Today on our blog, we are looking at a 1967 L88 Corvette with a great story to tell that will soon be going to the Mecum Auction. This car is the most successful L88 Corvette race car of all time during its eight-year racing career with its original owner, Cliff Gottlob.
We will share with you a short version of the history of this Corvette race car. On the Mecum Auction website, you can read the complete story in a great book by Stephen Cox, “Against All Odds.” https://mecum.dcatalog.com/v/The-Ultimate-L88/
Our story starts with the original owner, Cliff Gottlob of Arkansas City, Kansas. Cliff worked full time as an engineer and operated a self-sponsored and underfunded privateer racing team on the weekends.
At age 15, Cliff Gottlob graduated from high school. He was the youngest student to attend the Carter Carburetor School in St. Louis, Missouri, where he earned five engineering degrees from Heidelberg University. and
While in St. Louis, he had the opportunity to tour the Corvette assembly plant, and like so many of us, he “got hooked” on Corvettes.
He developed a knack for synchronizing the complex triple 2-barrel side-draft carburetor setups on early Corvettes. Soon the word spread about his mechanical ability, and Cliff had lots of Corvettes to work on.
In the 1960s, Gottlob went on to set world records during his drag-racing career. His early success in quarter-mile racing got him the attention of Chevrolet’s inner circle of executives, engineers, and developmental specialists.
By the mid-1960s, Gottlob was dead-set on road racing and needed a car.
On June 5, 1967, his close friend and Chevrolet executive Ralph Miller arranged a discounted price on a 1967 Corvette L88 convertible. The order was executed with plans for delivery to be taken at the Corvette factory.
July 3, Chevrolet called and said his car was ready. But he had a full docket of drag-racing contract work, and he needed to earn money to pay for the L88, so he pushed back the date for taking delivery of the car.
In August, Chevrolet called again. They were furious that a 1967 Corvette was sitting among a parking lot of new third-generation models. Gottlob’s L88 was preventing accountants from clearing the books on the previous year’s car and was notably the last midyear Corvette to leave the factory.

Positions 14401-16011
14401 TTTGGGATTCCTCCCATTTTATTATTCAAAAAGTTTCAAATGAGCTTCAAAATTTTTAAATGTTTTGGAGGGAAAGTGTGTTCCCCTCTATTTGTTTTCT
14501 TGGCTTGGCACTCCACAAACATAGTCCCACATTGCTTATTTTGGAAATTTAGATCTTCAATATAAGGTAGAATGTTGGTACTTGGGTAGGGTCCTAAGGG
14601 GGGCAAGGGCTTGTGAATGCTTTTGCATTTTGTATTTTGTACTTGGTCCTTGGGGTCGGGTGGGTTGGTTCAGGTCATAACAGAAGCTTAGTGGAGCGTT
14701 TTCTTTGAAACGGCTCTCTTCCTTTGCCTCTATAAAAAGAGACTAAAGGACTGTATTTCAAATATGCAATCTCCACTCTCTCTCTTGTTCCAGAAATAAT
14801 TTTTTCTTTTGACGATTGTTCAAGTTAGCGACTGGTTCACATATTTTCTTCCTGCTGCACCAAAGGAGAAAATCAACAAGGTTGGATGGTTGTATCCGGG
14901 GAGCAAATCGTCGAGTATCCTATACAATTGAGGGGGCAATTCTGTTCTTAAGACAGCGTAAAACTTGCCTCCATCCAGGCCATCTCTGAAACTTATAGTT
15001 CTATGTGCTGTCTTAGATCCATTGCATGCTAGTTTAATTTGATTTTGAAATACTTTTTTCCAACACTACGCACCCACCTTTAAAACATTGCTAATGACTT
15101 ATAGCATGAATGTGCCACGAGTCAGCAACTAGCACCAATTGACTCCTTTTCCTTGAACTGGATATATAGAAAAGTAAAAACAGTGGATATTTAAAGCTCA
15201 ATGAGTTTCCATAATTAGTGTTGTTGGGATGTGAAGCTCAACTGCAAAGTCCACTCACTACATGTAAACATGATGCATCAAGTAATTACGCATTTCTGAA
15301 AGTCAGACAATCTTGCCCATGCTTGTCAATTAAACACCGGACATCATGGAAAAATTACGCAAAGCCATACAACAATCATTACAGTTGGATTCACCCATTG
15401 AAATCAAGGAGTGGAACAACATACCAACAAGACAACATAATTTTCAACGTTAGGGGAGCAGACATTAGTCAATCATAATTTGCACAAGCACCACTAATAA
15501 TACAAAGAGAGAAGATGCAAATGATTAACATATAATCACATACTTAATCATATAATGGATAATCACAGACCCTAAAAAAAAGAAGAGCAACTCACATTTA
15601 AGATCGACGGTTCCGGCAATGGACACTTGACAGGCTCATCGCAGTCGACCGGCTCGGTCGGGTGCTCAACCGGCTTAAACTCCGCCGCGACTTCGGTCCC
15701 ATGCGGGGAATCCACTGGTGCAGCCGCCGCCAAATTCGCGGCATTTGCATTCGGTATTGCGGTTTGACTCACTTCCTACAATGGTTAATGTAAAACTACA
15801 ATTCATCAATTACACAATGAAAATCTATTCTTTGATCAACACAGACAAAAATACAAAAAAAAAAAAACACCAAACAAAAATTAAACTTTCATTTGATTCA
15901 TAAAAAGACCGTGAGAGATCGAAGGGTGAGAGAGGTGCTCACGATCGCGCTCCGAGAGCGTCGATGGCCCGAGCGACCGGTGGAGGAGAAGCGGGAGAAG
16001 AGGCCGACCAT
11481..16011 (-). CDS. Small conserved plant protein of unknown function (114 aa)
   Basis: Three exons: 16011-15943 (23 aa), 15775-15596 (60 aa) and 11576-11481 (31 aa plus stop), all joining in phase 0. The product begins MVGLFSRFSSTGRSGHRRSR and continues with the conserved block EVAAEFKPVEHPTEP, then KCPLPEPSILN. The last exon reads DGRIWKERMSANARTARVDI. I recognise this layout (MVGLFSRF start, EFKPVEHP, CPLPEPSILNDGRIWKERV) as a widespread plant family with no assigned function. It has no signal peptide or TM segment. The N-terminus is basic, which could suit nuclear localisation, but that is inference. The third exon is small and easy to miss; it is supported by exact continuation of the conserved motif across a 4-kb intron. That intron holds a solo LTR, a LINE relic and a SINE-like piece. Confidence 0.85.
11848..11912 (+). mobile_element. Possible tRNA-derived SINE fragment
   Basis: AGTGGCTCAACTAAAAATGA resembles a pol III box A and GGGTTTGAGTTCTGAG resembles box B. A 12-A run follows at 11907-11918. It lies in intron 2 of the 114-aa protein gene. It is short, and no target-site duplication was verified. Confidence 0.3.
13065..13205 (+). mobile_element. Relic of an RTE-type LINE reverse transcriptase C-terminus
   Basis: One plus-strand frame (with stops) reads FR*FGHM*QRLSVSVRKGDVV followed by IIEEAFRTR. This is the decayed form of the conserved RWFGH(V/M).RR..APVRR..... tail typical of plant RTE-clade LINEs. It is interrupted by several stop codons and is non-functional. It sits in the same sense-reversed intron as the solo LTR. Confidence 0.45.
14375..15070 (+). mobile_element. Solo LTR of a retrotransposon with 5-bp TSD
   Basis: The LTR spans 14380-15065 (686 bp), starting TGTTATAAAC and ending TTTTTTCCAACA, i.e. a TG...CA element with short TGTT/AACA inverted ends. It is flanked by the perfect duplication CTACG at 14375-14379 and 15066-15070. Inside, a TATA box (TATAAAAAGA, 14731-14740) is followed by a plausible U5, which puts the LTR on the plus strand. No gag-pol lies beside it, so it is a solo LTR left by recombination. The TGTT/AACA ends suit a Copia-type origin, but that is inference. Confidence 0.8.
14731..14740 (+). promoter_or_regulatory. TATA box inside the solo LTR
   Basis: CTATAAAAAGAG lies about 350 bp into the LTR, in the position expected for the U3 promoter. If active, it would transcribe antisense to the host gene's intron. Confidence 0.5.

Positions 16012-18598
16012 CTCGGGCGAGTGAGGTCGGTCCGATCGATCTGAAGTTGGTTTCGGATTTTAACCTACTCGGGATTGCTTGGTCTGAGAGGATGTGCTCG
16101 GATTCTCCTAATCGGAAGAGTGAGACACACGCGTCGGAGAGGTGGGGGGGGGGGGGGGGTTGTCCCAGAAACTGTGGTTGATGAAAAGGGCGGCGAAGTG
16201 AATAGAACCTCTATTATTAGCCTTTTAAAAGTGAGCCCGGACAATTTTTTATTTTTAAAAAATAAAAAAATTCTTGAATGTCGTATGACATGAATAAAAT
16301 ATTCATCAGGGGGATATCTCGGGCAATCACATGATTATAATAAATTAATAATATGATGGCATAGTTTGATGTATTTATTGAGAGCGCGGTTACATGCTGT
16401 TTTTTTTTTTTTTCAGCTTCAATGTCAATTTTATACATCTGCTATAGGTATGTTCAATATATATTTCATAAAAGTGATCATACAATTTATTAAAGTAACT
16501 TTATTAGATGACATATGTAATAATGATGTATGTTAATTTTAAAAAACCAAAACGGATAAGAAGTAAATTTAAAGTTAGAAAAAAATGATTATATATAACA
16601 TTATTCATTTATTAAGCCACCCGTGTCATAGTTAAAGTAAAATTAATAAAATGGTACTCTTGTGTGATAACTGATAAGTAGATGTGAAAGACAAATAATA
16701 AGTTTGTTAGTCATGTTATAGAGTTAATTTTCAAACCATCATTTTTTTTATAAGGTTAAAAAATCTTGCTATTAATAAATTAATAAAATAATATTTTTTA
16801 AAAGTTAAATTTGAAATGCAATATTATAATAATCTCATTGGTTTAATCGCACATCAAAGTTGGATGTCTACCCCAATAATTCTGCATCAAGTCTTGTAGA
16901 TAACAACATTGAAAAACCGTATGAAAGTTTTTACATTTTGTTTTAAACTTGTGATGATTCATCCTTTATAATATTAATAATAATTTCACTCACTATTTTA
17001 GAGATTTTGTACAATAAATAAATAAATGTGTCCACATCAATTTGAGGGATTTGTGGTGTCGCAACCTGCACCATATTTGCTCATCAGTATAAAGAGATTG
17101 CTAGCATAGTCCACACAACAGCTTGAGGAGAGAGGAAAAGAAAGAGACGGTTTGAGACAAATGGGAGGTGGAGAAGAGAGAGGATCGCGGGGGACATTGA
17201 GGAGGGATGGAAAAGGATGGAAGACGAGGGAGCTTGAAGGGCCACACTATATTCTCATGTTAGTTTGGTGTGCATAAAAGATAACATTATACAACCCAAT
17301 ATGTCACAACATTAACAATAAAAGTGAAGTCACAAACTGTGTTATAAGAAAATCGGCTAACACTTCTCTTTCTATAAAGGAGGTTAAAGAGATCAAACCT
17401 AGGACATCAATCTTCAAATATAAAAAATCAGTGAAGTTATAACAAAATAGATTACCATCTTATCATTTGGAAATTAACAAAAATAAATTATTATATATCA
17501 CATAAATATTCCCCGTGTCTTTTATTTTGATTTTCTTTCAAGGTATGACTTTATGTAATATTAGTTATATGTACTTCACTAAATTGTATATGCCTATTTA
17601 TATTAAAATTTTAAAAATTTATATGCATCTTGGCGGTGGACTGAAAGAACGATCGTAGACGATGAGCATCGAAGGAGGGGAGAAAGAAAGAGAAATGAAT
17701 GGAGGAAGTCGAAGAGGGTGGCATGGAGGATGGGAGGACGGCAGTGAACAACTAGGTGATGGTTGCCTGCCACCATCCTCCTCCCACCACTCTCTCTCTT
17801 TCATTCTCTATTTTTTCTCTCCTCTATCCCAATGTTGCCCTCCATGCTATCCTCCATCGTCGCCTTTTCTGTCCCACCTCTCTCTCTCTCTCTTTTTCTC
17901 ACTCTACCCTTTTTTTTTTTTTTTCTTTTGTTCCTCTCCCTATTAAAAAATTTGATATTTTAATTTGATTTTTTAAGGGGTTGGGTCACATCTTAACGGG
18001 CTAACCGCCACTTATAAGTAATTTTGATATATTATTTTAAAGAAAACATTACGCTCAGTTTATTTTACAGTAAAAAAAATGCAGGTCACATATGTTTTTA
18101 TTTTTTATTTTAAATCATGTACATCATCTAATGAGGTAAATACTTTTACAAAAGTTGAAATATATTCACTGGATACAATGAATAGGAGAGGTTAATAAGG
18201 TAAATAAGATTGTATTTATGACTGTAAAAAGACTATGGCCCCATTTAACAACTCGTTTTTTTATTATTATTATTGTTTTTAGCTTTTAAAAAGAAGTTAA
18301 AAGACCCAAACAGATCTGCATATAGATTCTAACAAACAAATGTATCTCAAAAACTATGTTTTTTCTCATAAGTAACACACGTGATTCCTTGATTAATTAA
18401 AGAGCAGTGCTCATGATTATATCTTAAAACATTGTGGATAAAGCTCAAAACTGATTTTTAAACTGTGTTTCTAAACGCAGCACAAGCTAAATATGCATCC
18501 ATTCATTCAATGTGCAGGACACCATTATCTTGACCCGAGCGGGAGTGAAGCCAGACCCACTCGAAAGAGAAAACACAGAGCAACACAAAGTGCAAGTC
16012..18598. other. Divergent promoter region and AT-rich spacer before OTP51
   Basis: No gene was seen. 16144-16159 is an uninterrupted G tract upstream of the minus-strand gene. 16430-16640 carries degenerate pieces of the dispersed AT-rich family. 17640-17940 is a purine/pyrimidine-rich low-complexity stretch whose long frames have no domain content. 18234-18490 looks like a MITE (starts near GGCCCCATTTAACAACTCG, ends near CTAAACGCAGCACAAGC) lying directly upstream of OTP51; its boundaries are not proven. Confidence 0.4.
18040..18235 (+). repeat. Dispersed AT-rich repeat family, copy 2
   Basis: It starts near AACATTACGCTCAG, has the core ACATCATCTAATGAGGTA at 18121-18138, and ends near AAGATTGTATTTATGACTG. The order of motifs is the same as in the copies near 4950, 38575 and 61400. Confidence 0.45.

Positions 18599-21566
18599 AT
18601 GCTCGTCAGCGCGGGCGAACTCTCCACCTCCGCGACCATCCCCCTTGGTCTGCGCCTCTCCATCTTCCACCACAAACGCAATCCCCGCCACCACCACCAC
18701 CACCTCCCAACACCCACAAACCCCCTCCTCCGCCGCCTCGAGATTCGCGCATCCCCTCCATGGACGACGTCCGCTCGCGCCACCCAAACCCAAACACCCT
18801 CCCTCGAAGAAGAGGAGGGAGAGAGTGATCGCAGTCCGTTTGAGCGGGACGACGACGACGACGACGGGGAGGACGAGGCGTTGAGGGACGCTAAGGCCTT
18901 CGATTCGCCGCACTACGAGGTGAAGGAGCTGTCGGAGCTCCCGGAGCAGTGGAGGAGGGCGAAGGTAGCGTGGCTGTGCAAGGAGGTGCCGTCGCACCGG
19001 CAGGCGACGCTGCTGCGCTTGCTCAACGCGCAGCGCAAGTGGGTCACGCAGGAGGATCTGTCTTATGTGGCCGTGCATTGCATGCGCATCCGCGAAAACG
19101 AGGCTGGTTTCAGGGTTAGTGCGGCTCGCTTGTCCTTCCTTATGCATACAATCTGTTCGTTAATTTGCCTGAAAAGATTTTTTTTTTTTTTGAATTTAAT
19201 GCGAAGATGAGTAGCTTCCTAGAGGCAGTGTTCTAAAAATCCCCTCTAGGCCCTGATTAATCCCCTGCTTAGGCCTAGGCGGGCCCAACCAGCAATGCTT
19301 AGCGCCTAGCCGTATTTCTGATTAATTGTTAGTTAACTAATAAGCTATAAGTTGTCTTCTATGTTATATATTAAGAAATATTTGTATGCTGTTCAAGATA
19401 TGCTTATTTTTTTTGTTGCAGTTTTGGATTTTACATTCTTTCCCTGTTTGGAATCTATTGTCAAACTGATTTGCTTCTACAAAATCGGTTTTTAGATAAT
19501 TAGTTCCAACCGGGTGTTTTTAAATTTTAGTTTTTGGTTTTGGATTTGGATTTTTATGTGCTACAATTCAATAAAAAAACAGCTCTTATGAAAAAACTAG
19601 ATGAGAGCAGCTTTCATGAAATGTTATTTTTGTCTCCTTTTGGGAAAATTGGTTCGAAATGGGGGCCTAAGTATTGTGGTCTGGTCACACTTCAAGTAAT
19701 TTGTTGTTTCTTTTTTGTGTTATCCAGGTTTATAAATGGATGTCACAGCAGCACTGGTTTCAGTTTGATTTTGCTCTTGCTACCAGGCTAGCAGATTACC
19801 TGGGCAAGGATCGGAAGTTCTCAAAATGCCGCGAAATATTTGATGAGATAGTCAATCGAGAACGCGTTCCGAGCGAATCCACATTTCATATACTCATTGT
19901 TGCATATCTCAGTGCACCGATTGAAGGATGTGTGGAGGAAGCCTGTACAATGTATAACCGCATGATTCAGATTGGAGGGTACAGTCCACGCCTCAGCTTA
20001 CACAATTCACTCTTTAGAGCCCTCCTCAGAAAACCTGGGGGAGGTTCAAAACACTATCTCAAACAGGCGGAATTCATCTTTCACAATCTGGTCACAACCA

Cliff finally went to St. Louis to pick up his new racecar in early August 1967. The trip back to Kansas was not without trouble. He ended up brought it back home on a trailer.
In Stephen Cox’s story, we learn that Chevrolet “made good on the deal and offered Gottlob any parts he needed to fix the engine at no cost.”
He was ready and anxious to race, so he left the rebuilt 427 on the floor at his shop and put a 283 engine (bored to 292 cubic inches) into the L88. This would also keep miles off the original 427. He took his Corvette and began racing in local SCCA events.
By the fall or 1969, he was ready to race at American road racings most’ sought-after prize’ the Daytona 24 Hour Endurance race.
Gottlob’s, unsponsored, blue-collar, privateer, racing team drove their 1967 L88 Corvette 1,636 miles from Kansas to Daytona to compete against the best in the world in America’s grandest endurance race with an amateur pit crew of family and friends.
At the Daytona 24 Hour Endurance race of 1970, Cliff Gottlob’s racing team stunned the field by finishing second in GT Class and 11th overall. After the race, they packed up and drove the L88 race car back to Kansas.
This L88 Serial Number 21550 was piloted to nearly 300 podium finishes, including more than 150 outright wins, and during that time, it took home a record-setting 52 consecutive victories.
As we mentioned, this LOT R255 1967 L88 Corvette Race Car will be going to the Mecum Auction in Indy. The Mecum Indy Auction will be held on July 10-18, 2020 at the Indiana State Fairgrounds, 1202 E 38th Street Indianapolis, IN 46205.
Cliff Gottlob’s L88 Corvette has a complete ownership chain of Corvette owners who have carefully preserved this iconic racer.
The collectively exhaustive list of owners of this 1967 L88 Corvette includes:
- Cliff Gottlob (1967-1978)
- Jim Krughoff and David Burroughs (1978-1997)
- Bill McDonagh (1997-2013)
- Dana Mecum (2013-Present).
Bloomington Gold Great Hall 2013